Rigs Back on After New Unexplained Brazil Oil Spill

Tuesday, May 29, 2001
Petrobras put 12 offshore oil rigs back into operation on May 26 following a stoppage on two days earlier that was due to a second unexplained oil spill in a week, officials said. Petrobras resumed operations after concluding the oil in the slick was different to that produced at the rigs, a Petrobras spokesman said.

"All rigs, underwater pipelines and systems are in perfect order," the spokesman said.

Petrobras, which has experienced a series of oil spills in the past two years, has said production losses from the stoppage, which occurred in the northern zone of the Campos oil field, were 120,000 bpd - nearly nine percent of Brazil's overall daily output. Natural gas output losses were 830,000 cubic meters a day.

A week earlier, a similar stoppage occurred in the same area.

Environmental officials said they did not want to jump to conclusions and blame Petrobras before the origin of the oil has been detected. They said the area where the slick appeared also lay close to tanker routes.

"They resumed production in the northern area of Campos, but will be monitoring for any spills," said Carlos Mendes, chief coordinator for government's environmental agency Ibama in Rio de Janeiro state.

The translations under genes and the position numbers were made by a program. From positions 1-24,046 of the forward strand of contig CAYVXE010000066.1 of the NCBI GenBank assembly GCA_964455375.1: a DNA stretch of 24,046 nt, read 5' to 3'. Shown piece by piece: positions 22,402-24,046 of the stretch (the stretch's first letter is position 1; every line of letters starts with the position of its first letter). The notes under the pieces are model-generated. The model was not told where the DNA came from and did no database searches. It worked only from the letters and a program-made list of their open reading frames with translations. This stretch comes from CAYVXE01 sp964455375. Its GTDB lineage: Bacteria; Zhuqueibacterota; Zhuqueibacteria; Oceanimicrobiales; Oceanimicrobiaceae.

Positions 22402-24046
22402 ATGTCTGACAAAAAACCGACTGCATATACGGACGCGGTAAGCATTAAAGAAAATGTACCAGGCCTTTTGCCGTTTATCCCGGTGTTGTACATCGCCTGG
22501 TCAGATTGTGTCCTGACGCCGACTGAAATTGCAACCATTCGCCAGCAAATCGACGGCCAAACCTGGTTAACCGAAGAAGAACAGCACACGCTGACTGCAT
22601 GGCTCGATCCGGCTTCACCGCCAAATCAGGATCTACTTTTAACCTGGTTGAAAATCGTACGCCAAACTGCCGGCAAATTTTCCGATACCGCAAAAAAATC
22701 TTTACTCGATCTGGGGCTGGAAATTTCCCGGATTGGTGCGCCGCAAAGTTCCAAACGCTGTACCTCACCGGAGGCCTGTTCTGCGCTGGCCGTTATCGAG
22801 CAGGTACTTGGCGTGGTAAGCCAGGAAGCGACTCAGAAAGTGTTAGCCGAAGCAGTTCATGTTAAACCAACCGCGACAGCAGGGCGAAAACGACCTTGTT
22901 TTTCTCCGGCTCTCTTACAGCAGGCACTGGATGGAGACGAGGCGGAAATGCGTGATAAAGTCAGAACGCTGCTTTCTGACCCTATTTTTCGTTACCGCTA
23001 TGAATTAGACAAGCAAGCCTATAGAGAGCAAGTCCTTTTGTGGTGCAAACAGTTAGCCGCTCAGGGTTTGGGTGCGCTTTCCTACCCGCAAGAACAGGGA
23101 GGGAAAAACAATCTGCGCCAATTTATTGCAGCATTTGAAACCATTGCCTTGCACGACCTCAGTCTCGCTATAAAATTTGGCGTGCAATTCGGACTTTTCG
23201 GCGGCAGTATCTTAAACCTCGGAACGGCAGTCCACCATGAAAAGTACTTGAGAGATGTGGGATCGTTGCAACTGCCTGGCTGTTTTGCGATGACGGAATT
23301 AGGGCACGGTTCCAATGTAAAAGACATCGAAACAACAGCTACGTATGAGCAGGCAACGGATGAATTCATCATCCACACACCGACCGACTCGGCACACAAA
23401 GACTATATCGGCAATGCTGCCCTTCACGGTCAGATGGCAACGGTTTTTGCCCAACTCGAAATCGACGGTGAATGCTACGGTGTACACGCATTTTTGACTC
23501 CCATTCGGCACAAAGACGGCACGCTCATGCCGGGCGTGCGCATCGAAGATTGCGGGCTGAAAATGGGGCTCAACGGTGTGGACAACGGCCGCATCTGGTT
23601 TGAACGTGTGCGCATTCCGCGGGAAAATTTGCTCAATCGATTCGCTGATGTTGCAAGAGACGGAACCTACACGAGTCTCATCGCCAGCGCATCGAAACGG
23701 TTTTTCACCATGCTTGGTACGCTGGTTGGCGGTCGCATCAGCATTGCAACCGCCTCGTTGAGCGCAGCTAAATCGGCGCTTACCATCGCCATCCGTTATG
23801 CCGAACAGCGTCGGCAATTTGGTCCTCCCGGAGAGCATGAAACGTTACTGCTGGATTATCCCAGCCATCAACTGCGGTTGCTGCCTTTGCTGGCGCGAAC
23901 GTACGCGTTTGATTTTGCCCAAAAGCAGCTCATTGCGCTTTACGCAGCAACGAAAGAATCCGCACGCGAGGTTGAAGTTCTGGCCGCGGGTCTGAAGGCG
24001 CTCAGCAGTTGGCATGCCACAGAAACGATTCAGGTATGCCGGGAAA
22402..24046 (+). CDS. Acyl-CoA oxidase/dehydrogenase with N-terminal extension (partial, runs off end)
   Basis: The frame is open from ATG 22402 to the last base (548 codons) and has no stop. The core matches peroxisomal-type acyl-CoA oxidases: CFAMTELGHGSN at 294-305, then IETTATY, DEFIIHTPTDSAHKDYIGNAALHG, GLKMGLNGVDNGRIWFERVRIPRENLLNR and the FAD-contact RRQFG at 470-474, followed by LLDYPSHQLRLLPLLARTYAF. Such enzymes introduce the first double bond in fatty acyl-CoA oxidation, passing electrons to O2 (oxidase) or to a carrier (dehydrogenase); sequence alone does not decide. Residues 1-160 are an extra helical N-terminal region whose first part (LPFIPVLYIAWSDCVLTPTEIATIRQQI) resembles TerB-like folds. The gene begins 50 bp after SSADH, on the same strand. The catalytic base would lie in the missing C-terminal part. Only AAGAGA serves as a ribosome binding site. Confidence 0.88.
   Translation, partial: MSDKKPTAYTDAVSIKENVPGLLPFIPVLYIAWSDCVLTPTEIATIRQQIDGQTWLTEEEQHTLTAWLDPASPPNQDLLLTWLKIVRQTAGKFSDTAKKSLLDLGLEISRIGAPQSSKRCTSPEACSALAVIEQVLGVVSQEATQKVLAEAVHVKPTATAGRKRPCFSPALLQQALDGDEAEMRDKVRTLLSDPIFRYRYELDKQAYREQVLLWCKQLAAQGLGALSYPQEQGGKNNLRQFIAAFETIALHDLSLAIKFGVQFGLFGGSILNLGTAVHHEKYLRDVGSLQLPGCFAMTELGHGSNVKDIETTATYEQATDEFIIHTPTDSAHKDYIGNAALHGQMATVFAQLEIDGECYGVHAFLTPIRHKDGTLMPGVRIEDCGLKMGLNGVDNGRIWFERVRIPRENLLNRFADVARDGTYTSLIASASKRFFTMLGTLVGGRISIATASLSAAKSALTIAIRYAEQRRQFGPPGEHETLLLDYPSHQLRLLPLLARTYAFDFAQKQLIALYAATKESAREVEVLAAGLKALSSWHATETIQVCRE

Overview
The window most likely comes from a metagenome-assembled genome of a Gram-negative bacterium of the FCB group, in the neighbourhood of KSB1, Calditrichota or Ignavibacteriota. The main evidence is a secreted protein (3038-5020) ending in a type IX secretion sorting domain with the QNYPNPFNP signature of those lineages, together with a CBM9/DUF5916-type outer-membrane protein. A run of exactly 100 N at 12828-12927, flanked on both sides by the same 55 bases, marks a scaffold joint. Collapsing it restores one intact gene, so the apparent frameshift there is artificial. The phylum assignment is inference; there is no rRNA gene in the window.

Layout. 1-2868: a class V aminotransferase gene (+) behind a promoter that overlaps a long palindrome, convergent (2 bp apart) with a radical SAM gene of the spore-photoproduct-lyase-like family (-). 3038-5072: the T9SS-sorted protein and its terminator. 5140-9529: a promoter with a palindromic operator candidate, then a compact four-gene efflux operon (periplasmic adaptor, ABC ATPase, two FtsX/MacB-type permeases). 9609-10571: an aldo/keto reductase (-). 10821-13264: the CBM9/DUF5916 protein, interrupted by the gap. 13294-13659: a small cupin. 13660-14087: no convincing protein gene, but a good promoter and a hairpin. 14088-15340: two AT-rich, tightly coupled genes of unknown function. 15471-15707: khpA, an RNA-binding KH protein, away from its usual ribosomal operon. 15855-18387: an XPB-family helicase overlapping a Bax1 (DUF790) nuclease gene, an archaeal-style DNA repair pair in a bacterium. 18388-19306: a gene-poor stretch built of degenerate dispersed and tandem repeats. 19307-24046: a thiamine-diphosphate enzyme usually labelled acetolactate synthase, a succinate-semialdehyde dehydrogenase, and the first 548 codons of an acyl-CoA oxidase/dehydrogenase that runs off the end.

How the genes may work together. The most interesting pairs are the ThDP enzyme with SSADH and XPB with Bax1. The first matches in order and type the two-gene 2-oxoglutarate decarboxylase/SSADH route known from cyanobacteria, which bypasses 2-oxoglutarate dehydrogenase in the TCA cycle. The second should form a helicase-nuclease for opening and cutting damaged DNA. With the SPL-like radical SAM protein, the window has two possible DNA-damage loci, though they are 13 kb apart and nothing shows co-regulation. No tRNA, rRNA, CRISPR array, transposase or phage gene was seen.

"Starting from Monday, they will inspect neighboring Marlim area as the characteristics of the oil in the slick remind them of Marlim oil," he added.

Petrobras said its retention barriers and boats had managed to reduce the oil slicks to 20,800 gallons from approximately 31,200 gallons of crude. Both were moving away from the coast. Clean up efforts will continue.

Mendes said the spill was "relatively small," but troublesome because the leak could not be detected in either of the cases. "...It's strange and is getting stranger every time," he said.

Petrobras also concluded the oil from the first slick did not come from any of its rigs in the area.

Mendes denied local media reports that Petrobras could be ordered to stop all production if it did not find out where the oil was coming from. "There will be no fine, either, until it is proven whose oil that is," he added."

A senior Petrobras official ruled out any connection with the sinking of Petrobras' biggest oil rig in the basin. The March incident, triggered by a series of blasts that killed 11 crew members, led to a major oil spill. The platform still lies deep on the ocean floor. Last week, output at 13 offshore platforms in the area was stopped for two days with production losses of 135,000 bpd and 830,000 cubic meters of natural gas a day. Petrobras' average daily output so far this year has been 1.38 million bpd. Last year, Petrobras caused a series of embarrassing oil disasters, including a major spill in Rio de Janeiro's world-famous picturesque Guanabara Bay. - (Reuters)

Maritime Reporter October 2013 Digital Edition
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